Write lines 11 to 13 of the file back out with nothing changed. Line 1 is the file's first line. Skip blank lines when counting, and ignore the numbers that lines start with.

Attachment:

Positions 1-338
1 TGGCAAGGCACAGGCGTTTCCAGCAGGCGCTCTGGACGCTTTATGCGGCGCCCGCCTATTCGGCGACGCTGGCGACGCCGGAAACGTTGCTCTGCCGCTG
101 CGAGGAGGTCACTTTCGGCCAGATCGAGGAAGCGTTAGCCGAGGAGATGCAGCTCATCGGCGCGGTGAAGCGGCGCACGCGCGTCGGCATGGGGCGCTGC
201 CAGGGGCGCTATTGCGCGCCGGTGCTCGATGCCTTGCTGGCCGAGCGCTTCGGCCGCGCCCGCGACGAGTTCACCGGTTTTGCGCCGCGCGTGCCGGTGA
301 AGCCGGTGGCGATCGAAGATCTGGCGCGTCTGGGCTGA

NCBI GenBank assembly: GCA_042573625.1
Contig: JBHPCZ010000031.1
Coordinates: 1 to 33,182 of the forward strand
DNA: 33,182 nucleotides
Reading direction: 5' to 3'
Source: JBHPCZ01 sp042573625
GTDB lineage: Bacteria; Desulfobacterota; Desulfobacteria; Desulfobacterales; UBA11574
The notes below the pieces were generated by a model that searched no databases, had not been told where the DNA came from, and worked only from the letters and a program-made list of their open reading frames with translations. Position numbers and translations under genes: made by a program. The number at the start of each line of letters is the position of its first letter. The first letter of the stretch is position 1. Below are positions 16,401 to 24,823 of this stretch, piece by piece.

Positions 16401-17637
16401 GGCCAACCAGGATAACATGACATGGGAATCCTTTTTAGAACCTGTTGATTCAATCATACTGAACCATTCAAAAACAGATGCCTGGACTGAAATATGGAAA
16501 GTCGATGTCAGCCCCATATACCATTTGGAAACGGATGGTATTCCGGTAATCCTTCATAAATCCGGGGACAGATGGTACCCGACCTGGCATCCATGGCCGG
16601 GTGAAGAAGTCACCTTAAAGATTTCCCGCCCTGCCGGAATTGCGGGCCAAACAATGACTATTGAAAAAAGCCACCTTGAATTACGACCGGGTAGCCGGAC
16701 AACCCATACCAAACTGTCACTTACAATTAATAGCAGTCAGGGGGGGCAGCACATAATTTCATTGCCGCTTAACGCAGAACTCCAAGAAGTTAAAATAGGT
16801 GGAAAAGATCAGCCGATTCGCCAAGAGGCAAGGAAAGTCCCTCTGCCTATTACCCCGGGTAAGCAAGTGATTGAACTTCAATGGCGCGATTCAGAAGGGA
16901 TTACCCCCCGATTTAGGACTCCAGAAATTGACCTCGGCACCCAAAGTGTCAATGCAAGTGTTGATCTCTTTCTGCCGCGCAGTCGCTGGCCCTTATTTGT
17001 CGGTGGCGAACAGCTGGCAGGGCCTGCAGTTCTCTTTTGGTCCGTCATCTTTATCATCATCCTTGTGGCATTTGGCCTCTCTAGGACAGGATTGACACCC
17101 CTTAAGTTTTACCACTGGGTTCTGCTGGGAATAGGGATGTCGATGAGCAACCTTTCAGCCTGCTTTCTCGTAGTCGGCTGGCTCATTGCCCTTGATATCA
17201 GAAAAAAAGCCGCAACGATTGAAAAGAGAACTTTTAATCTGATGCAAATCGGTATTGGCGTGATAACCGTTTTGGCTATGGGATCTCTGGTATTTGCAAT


Source: JBHPCZ01 sp042573625
GTDB lineage: Bacteria; Desulfobacterota; Desulfobacteria; Desulfobacterales; UBA11574
The notes below the pieces were generated by a model that searched no databases, had not been told where the DNA came from, and worked only from the letters and a program-made list of their open reading frames with translations. Position numbers and translations under genes: made by a program. The number at the start of each line of letters is the position of its first letter. The first letter of the stretch is position 1. Below are positions 16,401 to 24,823 of this stretch, piece by piece.